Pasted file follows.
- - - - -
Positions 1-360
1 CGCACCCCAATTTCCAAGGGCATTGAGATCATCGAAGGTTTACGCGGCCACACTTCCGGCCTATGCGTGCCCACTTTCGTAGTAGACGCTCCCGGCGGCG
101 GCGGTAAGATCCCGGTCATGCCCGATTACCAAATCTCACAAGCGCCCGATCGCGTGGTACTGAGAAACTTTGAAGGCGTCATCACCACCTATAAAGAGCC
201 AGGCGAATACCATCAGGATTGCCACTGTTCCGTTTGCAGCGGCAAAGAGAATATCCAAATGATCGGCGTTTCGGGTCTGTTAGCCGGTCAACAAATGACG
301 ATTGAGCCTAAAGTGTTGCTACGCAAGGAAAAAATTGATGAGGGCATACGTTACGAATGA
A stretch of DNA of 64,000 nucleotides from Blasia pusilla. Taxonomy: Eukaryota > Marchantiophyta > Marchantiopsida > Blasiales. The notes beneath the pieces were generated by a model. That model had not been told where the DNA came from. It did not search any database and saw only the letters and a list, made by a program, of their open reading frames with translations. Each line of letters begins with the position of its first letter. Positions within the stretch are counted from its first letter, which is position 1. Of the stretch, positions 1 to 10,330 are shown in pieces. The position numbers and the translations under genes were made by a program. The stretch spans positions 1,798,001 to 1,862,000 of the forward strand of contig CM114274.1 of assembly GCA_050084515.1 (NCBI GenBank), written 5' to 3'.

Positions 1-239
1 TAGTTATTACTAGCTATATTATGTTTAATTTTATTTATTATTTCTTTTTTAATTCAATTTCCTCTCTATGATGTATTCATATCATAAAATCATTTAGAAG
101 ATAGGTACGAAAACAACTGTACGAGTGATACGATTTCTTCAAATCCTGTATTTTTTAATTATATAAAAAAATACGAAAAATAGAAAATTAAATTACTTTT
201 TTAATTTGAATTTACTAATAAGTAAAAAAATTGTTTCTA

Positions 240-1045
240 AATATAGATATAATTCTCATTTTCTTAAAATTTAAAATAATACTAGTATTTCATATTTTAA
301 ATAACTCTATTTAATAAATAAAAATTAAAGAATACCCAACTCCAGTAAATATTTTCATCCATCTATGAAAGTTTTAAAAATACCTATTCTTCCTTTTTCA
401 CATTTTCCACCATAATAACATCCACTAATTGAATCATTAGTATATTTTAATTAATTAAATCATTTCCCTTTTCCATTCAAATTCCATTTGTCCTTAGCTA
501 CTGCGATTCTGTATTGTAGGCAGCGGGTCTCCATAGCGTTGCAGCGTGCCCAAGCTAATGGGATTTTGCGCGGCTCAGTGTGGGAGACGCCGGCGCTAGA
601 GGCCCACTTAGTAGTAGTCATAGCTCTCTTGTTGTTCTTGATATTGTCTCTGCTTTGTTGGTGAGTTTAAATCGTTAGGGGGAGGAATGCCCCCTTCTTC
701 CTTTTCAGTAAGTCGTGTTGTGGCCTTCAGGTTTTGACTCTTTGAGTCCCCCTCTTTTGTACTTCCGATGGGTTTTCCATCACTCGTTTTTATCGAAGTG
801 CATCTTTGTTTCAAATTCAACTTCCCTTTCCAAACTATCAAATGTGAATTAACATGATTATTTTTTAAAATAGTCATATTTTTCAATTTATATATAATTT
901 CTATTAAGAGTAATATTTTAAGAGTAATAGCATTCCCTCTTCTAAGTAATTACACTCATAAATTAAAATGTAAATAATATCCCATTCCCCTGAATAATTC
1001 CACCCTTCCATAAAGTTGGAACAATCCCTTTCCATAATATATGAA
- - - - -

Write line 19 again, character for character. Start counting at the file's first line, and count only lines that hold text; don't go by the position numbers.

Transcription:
901 CTATTAAGAGTAATATTTTAAGAGTAATAGCATTCCCTCTTCTAAGTAATTACACTCATAAATTAAAATGTAAATAATATCCCATTCCCCTGAATAATTC